Friday, December 26, 2008

Paris Notes

Chocolate souffle with deep overkill chocolate sauce from a silver serving boat at The Souffle on Boulevard St. Honore.
Avocat de Navigator--fresh avocado with brown sauce poured over it--what, I thought? Brown? But it was superb. This at the Navigator on Rue de Gallande.

Little yogurts in tiny glass jars--creamy and delicious


Pastries and unsalted butter--going into a swoon now

Creme fraiche

Something called Iles (islands) de ?????? in a sundae dish at the Galeries Lafayette cafeteria.


Mona Dearest

That guy Pablo and his buddy


St. Denis, patron saint of Paris, beheaded with a sword at the top of Montmartre, but who then reputedly walked for two miles preaching a sermon. You've really got to know your stuff by heart if you're going to try that.

See what I mean?

Winged Victory

Venus de Milo

Others have said it before me, but you could walk for days in the Louvre (or as they say on Monty Python, the Louvrah) and never take it all in. A better idea might be to sit for an entire day in one room and try to absorb it. This appeals to me. Get one thing right, you know? I love the portraits gazing down, faces from a time long past that are still with us. Thanks to my recent Rosetta Stone training, I was able to read the descriptions of the paintings and most (well.....) of the newspaper. As far as comprehending what was spoken to me, um, that's another story for another day.

Most streets are identified in this manner and you'd think it would be easier to figure out where you are.

I'm on the corner of Rue Such and So and Rue Whatever. So why doesn't it show on the map? I'm near the Grande National Palais of Grand Grandness. I'm standing in front of it, but which way is that on the map? If I go this way, I could end up going dead opposite of where I want to go.

WTF are we?

Things are so much more understandable in our room at the hotel.

And our hotel was wonderful, the Mayfair on Rue de Rouget Lisle, half a block off the Rue de Rivoli and quite near Place de la Concorde where you can stand and imagine the guillotine slicing down.

Incidentally, I love the bathrooms in Paris. Even in restaurants and department stores, they are very private. the walls go up to the ceiling and down to the floor. Plus they flush with great force, making me think of the sewer scenes in Les Mis. Jean Valjean, are you down there? I did walk past the Victor Hugo house, but was late for something and lost and my feet were aching. I must have walked five miles a day minimum. I did not have comfortable shoes either. My choices were uncomfortable or less uncomfortable and I rotated them as the days went by.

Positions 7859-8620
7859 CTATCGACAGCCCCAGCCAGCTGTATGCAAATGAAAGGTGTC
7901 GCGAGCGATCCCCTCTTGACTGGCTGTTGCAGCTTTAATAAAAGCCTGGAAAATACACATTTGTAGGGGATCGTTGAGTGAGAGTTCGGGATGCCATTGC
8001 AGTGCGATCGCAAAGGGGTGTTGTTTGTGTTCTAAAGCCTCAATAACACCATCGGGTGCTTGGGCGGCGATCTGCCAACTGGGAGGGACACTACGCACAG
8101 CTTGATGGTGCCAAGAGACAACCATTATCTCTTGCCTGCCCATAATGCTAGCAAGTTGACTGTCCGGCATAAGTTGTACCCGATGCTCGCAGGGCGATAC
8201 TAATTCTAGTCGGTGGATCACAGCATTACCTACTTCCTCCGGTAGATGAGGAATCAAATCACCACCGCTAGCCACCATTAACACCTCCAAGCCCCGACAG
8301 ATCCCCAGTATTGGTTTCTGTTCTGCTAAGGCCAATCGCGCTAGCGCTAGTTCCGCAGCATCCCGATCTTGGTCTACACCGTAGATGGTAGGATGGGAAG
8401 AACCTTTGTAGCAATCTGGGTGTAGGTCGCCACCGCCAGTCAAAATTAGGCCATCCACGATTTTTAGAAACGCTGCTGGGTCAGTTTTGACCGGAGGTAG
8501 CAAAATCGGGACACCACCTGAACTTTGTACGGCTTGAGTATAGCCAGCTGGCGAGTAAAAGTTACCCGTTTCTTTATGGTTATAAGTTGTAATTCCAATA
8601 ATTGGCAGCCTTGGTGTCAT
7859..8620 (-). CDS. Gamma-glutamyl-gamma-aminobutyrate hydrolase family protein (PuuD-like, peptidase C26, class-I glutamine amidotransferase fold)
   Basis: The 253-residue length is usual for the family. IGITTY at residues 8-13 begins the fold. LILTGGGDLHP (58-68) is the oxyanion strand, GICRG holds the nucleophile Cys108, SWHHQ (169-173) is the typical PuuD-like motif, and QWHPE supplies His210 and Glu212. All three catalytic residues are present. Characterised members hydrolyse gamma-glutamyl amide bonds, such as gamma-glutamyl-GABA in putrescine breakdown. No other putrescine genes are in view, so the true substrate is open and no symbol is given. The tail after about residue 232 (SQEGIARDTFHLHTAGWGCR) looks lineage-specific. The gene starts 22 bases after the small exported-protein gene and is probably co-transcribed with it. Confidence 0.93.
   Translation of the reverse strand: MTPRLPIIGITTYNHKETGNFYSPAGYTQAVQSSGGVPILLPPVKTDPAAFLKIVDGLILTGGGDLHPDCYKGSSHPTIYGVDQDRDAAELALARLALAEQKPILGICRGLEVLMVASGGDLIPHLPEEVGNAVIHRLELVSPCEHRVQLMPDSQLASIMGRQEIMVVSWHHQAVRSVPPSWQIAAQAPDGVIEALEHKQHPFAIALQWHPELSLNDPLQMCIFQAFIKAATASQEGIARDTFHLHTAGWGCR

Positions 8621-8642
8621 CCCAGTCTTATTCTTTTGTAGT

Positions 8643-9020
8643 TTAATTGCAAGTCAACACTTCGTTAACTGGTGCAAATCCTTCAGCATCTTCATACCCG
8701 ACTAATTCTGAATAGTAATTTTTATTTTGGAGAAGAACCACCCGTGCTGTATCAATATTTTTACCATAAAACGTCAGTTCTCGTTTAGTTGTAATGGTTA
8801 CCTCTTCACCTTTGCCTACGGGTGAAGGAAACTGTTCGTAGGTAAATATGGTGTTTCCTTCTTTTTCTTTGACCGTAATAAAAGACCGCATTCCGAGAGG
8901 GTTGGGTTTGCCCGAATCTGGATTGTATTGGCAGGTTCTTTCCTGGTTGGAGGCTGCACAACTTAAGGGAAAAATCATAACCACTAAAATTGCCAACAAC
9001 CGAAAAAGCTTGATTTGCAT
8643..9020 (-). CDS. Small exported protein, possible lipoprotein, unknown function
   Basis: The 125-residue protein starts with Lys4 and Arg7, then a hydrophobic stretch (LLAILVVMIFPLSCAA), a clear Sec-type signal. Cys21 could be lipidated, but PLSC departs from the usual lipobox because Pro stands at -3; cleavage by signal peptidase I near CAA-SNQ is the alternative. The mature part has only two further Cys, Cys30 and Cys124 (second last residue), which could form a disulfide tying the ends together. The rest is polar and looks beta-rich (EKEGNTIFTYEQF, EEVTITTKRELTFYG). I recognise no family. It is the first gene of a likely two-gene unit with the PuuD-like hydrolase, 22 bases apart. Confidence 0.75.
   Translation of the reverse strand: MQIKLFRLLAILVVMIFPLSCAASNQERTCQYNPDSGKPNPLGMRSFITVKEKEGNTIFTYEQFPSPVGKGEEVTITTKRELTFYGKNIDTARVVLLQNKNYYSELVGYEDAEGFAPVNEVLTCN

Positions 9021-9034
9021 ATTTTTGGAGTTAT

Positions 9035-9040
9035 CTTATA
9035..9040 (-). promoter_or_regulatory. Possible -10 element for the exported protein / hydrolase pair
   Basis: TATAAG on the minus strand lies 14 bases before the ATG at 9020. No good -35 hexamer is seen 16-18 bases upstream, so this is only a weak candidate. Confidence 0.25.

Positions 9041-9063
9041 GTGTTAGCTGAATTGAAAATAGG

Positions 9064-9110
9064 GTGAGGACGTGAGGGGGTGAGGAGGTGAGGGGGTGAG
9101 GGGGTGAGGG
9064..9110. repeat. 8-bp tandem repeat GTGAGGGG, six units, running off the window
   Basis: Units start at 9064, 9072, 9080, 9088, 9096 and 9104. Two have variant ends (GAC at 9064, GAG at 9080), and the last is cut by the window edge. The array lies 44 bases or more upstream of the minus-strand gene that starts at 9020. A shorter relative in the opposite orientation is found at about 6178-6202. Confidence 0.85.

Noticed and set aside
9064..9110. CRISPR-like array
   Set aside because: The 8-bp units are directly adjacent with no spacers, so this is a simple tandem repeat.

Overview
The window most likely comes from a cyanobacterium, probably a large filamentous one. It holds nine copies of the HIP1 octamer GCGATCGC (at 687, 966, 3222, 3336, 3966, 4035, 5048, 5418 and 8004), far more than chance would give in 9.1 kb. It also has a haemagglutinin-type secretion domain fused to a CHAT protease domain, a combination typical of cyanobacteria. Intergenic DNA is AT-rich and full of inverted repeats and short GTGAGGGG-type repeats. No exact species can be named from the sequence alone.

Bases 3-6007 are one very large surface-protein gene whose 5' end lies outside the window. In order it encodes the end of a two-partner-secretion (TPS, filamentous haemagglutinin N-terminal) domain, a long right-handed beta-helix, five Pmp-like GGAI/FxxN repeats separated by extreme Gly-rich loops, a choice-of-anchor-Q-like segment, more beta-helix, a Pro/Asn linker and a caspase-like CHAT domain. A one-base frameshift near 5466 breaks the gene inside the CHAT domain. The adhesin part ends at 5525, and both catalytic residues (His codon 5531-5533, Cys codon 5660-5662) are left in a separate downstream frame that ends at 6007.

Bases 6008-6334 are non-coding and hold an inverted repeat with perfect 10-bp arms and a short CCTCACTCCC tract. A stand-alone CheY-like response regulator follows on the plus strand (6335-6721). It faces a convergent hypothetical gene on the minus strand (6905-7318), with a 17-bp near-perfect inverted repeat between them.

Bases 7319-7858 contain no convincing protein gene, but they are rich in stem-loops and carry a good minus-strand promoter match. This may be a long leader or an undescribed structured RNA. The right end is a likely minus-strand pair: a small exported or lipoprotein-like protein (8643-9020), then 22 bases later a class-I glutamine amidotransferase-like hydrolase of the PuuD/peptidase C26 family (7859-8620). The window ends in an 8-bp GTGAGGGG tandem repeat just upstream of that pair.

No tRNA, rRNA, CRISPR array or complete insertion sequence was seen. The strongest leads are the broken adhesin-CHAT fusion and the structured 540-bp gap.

The time change is daunting--six hours for this East Coaster, worse for people coming from the west or midwest. Every day I thought I was waking up in the middle of the night and it was like 10:00. Also I don't care for that military 17:21 hours or whatever. I am the one standing in front of the clock counting off on my fingers. OH OKAY, IT'S HAPPY HOUR. And speaking of that, take my advice. If you do not wish to feel like merde in the morning, do not drink a bottle of wine with dinner. Especially do not have champagne cocktails before the bottle of wine. The Today Show, if you could see it, quickly becomes The Today Show With a Stupefying Hangover.

How's that for wisdom? And how's this for an artistic photo?

Sacre Coeur a little cockeyed, no? A little syncopated, yes? More and less than you thought somehow.
And so Paris was that for me: baroque and rococo, filigreed and curlicued, embellished, turreted, and elegant. But at the same time down to earth and deeply evocative of a proud history. It is more beautiful than I could have imagined. I nod my head and tip my (new) hat.

A bientot


At 1:50 PM , Blogger Kay said...

Love it! Thanks - I want to go! Your daughter looks like you - or you look like your daughter ...
Again, thanks for the descriptions of a wonderful city, leaving me hungry for mousse, yoghurt and art. (Again, LOVE that crimson beret.)

At 2:20 PM , Blogger Becky Motew said...

Thanks, Kay. The beauty of it just sort of sinks into your bones and skin. You feel it. You as a poet would really love it and say it better than I.


At 2:22 PM , Anonymous contessa said...

Oh, B, these are fabulous photos and descriptions. I'm so envious!

At 8:48 PM , Blogger sandman1 said...

Your quip about headless preaching makes me chuckle... great glimpses into your trip do indeed make us all jealous! And such a beautiful, inscrutable smile on the Mona Lissa.


At 11:05 PM , Blogger Becky Motew said...

Thanks, sm.


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